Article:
We have many opportunities to capture energy savings in our industrial, commercial, and residential buildings. Some are as basic as installing programmable thermostats or automated lighting systems to improve the way we operate the HVAC and lighting systems. Other options include actual modifications to the building itself or installing new or upgraded equipment. For example, we could install new windows; add insulation; upgrade HVAC systems; and/or install new, more efficient lighting. The former would come under operating budgets (OpEx); the latter under capital budgets (CapEx). The direction is to create smart buildings.
Smart Buildings Start with Smart Design
While the building design will have the greatest impact on building energy consumption, the HVAC systems and lighting are the largest energy consumers in office and residential buildings (but obviously not in industrial facilities that consume energy for industrial processes). Buildings, and, to a lesser extent, HVAC systems, last a long time. When upgrading HVAC systems, modifying building spaces, or usage patterns change, it’s important to revisit the control strategies. New smart, digital technologies for building monitoring and control can help improve occupant com-fort and provide information to help the building operate as efficiently as the physical building and equipment allow.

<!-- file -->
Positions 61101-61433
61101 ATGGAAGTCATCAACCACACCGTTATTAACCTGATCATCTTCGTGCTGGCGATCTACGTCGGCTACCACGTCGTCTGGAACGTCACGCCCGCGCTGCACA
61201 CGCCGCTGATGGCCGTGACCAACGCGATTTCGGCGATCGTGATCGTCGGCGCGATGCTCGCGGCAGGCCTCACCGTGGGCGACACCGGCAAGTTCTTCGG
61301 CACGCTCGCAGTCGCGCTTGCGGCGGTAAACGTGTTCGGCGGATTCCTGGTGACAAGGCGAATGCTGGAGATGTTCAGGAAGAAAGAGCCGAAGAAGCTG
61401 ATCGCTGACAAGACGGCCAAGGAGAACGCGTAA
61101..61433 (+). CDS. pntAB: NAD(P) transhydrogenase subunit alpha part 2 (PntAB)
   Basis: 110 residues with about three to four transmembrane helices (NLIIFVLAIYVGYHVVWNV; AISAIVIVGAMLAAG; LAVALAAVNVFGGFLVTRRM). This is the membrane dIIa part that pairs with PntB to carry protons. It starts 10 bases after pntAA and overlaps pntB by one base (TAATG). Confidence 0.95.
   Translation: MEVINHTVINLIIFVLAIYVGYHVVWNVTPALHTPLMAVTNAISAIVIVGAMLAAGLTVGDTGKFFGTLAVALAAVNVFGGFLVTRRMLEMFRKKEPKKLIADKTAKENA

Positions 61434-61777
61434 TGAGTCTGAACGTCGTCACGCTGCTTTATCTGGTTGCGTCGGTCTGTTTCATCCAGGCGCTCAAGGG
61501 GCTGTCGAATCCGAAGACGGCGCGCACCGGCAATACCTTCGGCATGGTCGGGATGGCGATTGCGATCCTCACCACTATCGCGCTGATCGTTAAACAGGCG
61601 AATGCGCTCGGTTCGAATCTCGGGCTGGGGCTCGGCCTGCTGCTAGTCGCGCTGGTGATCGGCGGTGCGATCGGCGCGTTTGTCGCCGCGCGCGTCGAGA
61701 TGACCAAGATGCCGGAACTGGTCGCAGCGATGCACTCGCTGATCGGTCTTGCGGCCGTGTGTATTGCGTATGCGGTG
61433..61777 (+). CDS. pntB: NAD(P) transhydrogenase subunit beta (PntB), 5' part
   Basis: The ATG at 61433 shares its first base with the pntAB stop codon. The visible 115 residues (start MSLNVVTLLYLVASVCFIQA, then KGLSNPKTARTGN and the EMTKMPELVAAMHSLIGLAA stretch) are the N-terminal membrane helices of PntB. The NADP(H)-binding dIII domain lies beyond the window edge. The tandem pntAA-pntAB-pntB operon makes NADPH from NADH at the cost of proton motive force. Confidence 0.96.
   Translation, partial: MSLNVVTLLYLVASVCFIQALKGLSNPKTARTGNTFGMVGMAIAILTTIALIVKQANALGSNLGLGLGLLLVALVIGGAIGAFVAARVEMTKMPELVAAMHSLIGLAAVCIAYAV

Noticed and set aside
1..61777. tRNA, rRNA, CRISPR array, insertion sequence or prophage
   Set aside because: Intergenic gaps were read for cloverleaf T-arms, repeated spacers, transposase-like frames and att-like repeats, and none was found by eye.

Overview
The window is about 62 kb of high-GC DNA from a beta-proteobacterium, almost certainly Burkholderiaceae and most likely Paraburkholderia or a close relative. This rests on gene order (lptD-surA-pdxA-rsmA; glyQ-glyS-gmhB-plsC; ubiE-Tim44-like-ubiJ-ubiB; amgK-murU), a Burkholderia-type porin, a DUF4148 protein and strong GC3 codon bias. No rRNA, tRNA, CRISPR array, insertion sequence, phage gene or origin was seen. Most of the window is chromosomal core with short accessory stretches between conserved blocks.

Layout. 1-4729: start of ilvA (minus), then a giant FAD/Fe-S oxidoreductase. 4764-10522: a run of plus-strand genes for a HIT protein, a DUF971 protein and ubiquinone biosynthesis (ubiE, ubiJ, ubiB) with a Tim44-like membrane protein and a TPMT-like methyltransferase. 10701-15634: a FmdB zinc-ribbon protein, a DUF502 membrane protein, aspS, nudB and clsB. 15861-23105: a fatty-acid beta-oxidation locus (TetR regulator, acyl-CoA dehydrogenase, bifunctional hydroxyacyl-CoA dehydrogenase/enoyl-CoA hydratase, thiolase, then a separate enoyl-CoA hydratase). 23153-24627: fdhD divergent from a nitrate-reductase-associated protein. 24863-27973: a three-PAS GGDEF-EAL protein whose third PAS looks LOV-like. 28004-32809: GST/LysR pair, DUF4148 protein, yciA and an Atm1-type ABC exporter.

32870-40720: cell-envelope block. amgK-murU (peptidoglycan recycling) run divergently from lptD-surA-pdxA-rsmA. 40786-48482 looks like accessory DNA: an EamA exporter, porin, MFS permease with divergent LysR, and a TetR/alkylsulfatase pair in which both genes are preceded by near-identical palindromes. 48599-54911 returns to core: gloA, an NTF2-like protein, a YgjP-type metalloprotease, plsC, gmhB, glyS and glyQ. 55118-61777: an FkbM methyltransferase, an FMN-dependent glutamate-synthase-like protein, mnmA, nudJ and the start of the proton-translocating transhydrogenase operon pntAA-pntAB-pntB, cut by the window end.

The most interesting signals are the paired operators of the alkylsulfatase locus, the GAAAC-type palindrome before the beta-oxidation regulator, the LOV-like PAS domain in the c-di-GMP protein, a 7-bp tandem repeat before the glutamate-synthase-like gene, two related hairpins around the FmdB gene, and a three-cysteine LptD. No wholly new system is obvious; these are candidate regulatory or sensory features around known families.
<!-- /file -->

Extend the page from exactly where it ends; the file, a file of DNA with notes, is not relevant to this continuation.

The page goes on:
In this context, “smart” implies a proliferation of embedded systems, gateway communications, data collection, control systems, and data management; plus, significant stakeholder interaction with building equipment and the building energy networks. With improved monitoring and control, you can teach an old building new tricks.
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Keywords: Building Energy, Smart Cities, Smart Buildings, Smart Meters, Microgrid, Smart Grid, Distributed Energy Generation, Solar, Wind, HVAC, Lighting, ARC Advisory Group.